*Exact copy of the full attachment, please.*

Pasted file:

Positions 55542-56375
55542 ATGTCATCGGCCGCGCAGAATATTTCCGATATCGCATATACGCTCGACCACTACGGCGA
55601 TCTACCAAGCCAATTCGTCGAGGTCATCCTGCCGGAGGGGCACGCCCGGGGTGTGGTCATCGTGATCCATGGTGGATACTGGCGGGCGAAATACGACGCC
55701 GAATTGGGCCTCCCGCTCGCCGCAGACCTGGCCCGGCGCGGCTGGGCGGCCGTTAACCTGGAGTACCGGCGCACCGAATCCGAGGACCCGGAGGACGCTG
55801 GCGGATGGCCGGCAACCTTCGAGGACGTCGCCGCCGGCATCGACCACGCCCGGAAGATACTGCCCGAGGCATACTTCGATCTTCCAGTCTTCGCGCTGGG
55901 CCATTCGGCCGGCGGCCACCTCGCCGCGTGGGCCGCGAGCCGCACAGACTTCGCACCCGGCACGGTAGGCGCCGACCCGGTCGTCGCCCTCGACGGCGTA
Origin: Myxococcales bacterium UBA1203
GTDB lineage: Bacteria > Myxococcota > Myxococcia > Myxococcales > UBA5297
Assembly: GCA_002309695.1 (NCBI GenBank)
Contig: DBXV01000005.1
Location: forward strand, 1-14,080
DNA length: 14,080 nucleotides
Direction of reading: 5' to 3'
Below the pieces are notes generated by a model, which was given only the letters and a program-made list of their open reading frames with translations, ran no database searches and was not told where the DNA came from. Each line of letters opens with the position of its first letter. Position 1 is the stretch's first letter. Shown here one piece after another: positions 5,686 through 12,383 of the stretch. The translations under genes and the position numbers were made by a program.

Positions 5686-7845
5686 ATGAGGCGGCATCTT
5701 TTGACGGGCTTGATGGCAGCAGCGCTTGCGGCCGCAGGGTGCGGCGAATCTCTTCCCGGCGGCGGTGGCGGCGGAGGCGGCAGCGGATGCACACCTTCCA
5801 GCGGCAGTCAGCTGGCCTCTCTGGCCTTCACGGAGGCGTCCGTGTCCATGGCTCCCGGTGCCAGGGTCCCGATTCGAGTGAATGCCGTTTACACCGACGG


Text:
Positions 55542-56375
55542 ATGTCATCGGCCGCGCAGAATATTTCCGATATCGCATATACGCTCGACCACTACGGCGA
55601 TCTACCAAGCCAATTCGTCGAGGTCATCCTGCCGGAGGGGCACGCCCGGGGTGTGGTCATCGTGATCCATGGTGGATACTGGCGGGCGAAATACGACGCC
55701 GAATTGGGCCTCCCGCTCGCCGCAGACCTGGCCCGGCGCGGCTGGGCGGCCGTTAACCTGGAGTACCGGCGCACCGAATCCGAGGACCCGGAGGACGCTG
55801 GCGGATGGCCGGCAACCTTCGAGGACGTCGCCGCCGGCATCGACCACGCCCGGAAGATACTGCCCGAGGCATACTTCGATCTTCCAGTCTTCGCGCTGGG
55901 CCATTCGGCCGGCGGCCACCTCGCCGCGTGGGCCGCGAGCCGCACAGACTTCGCACCCGGCACGGTAGGCGCCGACCCGGTCGTCGCCCTCGACGGCGTA
Origin: Myxococcales bacterium UBA1203
GTDB lineage: Bacteria > Myxococcota > Myxococcia > Myxococcales > UBA5297
Assembly: GCA_002309695.1 (NCBI GenBank)
Contig: DBXV01000005.1
Location: forward strand, 1-14,080
DNA length: 14,080 nucleotides
Direction of reading: 5' to 3'
Below the pieces are notes generated by a model, which was given only the letters and a program-made list of their open reading frames with translations, ran no database searches and was not told where the DNA came from. Each line of letters opens with the position of its first letter. Position 1 is the stretch's first letter. Shown here one piece after another: positions 5,686 through 12,383 of the stretch. The translations under genes and the position numbers were made by a program.

Positions 5686-7845
5686 ATGAGGCGGCATCTT
5701 TTGACGGGCTTGATGGCAGCAGCGCTTGCGGCCGCAGGGTGCGGCGAATCTCTTCCCGGCGGCGGTGGCGGCGGAGGCGGCAGCGGATGCACACCTTCCA
5801 GCGGCAGTCAGCTGGCCTCTCTGGCCTTCACGGAGGCGTCCGTGTCCATGGCTCCCGGTGCCAGGGTCCCGATTCGAGTGAATGCCGTTTACACCGACGG